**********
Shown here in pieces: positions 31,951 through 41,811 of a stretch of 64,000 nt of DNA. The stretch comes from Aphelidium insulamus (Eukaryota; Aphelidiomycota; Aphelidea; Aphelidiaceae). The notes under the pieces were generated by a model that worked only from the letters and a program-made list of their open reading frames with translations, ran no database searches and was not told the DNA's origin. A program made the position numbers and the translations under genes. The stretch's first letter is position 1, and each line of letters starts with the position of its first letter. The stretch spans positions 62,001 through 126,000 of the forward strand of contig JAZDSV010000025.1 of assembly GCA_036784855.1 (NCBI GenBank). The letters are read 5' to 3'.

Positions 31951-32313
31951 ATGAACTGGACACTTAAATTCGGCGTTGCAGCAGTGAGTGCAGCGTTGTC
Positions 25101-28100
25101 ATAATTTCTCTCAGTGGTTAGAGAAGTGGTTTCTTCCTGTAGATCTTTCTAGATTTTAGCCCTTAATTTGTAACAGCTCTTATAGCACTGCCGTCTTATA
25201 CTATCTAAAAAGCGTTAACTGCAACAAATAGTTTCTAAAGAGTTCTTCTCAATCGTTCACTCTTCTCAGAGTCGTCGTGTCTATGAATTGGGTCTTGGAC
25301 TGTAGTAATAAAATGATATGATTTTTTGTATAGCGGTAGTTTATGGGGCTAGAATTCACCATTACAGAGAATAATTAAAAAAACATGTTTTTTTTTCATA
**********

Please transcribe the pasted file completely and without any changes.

Shown here in pieces: positions 31,951 through 41,811 of a stretch of 64,000 nt of DNA. The stretch comes from Aphelidium insulamus (Eukaryota; Aphelidiomycota; Aphelidea; Aphelidiaceae). The notes under the pieces were generated by a model that worked only from the letters and a program-made list of their open reading frames with translations, ran no database searches and was not told the DNA's origin. A program made the position numbers and the translations under genes. The stretch's first letter is position 1, and each line of letters starts with the position of its first letter. The stretch spans positions 62,001 through 126,000 of the forward strand of contig JAZDSV010000025.1 of assembly GCA_036784855.1 (NCBI GenBank). The letters are read 5' to 3'.

Positions 31951-32313
31951 ATGAACTGGACACTTAAATTCGGCGTTGCAGCAGTGAGTGCAGCGTTGTC
Positions 25101-28100
25101 ATAATTTCTCTCAGTGGTTAGAGAAGTGGTTTCTTCCTGTAGATCTTTCTAGATTTTAGCCCTTAATTTGTAACAGCTCTTATAGCACTGCCGTCTTATA
25201 CTATCTAAAAAGCGTTAACTGCAACAAATAGTTTCTAAAGAGTTCTTCTCAATCGTTCACTCTTCTCAGAGTCGTCGTGTCTATGAATTGGGTCTTGGAC
25301 TGTAGTAATAAAATGATATGATTTTTTGTATAGCGGTAGTTTATGGGGCTAGAATTCACCATTACAGAGAATAATTAAAAAAACATGTTTTTTTTTCATA